I speak with many HVAC contractors who are frustrated with the way things run in their businesses. When we get to the topic of employee performance, and I ask, “How do employees know what is expected of them in this specific situation?”, I get an answer that just drives me crazy: “They just know.”
We commonly ask our employees to connect with the customer, from the phone call to the visit at their home. “Get to know them, and ask questions. Connect with them,” is the creed. But before we ask employees to connect with customers, we should ask “How well connected are we with each other?”
A plague in the customer service aspect of most service businesses is that they are in a constant state of reacting to things that are already happening. We naturally gravitate toward putting out the fire that just popped up in front of us, which wouldn’t be a bad thing if we weren’t repeating this behavior month after month.
In professional business training there is a concept that is important to consider: You are responsible for all of your outcomes for everything you do in life. This concept applies to everyone in a training situation — you the trainer, you the coach, and of course you the participant.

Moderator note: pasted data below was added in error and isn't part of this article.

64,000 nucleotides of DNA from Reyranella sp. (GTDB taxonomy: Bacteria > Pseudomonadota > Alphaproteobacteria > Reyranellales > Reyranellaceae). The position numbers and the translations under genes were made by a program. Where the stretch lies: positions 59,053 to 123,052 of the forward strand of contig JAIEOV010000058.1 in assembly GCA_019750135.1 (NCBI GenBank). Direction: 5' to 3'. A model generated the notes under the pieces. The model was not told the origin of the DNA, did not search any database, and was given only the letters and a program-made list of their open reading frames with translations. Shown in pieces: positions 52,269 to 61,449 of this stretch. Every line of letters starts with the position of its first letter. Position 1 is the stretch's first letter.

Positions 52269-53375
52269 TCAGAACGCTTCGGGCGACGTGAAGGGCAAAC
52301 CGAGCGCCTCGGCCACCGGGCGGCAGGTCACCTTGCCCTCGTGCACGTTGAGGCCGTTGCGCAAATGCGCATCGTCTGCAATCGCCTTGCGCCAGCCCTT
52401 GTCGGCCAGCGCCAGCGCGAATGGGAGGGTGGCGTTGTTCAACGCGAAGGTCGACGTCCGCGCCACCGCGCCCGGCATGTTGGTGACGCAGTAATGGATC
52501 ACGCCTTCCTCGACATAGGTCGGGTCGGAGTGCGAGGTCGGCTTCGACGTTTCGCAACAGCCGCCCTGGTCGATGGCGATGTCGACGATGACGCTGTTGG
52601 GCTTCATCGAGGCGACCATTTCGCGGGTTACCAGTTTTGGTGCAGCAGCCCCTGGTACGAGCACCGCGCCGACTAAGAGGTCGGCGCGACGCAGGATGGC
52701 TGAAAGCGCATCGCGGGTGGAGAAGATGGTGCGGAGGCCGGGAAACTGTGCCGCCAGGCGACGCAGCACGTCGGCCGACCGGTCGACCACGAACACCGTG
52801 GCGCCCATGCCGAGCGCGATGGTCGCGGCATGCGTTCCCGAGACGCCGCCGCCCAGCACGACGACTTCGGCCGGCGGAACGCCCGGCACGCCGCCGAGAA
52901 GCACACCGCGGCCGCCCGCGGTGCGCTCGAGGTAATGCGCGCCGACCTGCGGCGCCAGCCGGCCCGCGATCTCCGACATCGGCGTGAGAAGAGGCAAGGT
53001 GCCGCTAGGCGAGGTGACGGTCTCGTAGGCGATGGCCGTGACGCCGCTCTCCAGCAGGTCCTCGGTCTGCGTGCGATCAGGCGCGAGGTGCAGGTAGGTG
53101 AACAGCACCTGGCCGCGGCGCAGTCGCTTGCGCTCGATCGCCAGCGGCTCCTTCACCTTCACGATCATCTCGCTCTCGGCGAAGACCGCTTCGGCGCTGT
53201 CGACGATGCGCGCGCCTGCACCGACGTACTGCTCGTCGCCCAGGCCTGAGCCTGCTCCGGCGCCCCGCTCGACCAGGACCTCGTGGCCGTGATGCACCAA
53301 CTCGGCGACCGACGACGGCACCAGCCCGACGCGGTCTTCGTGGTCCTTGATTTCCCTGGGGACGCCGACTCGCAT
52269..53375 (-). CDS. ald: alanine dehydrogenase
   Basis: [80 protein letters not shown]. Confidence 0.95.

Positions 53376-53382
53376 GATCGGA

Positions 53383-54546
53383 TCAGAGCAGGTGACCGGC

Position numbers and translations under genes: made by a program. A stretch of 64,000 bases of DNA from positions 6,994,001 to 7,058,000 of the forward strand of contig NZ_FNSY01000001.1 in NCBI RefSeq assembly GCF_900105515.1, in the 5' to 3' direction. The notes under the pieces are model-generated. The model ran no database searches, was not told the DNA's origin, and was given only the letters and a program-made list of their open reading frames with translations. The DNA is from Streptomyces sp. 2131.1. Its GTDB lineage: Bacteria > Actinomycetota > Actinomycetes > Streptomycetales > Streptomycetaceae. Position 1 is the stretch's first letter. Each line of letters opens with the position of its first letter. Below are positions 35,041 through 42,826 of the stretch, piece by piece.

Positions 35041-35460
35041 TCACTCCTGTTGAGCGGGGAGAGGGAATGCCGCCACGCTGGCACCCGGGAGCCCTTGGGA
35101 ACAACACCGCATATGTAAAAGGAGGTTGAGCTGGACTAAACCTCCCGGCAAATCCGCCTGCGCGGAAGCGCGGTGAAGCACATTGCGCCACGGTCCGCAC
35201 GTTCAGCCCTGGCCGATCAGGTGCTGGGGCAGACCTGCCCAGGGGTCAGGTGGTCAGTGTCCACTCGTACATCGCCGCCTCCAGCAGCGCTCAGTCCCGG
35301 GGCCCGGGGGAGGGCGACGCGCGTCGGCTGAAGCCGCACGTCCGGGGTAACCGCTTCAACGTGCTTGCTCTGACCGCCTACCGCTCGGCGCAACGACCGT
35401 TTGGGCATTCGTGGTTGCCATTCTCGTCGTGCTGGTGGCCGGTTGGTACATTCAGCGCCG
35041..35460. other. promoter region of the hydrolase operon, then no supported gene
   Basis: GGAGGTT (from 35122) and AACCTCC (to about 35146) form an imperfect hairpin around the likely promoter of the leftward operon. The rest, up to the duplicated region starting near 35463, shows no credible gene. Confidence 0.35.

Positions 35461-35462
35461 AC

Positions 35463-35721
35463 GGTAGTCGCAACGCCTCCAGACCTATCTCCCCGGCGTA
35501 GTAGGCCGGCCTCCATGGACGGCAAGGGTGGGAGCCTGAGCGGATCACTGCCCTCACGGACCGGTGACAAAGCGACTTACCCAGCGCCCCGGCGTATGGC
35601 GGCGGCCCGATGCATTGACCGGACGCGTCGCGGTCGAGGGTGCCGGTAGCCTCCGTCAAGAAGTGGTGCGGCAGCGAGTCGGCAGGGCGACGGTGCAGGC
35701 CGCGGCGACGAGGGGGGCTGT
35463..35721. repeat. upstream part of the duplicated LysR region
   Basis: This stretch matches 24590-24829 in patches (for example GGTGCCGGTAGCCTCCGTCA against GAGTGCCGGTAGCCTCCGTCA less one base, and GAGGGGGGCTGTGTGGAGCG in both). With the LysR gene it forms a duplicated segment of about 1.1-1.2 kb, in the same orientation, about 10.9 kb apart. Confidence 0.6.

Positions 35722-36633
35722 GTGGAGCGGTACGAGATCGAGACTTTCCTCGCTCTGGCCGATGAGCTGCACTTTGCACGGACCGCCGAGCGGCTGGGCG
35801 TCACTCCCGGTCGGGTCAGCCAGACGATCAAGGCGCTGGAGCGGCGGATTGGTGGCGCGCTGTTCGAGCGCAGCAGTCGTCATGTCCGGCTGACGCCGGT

I am constantly asked for the perfect call center script that contractors can modify to make their own, but the fact these contractors know they’ll want to change it indicates they already know canned scripts won’t work for their business. The best script is the one your call center team creates in their own voice.
When a good employee’s performance drops, almost every time we look into what happened, we find the feedback, follow-up, and support the employee received in the months following training was not consistent over time.
How many times have you looked at one of your top performing employees and think, “If I could just hire one more person like him we’d be knocking it out of the park!” So let’s talk about how you can start to find more great employees.
There has always been the belief our residential service technicians need to be as professional in appearance as possible. I stand by that, and I actually believe it to be true in all walks of life. But, recently, this definition of “professional appearance” has become a more gray area.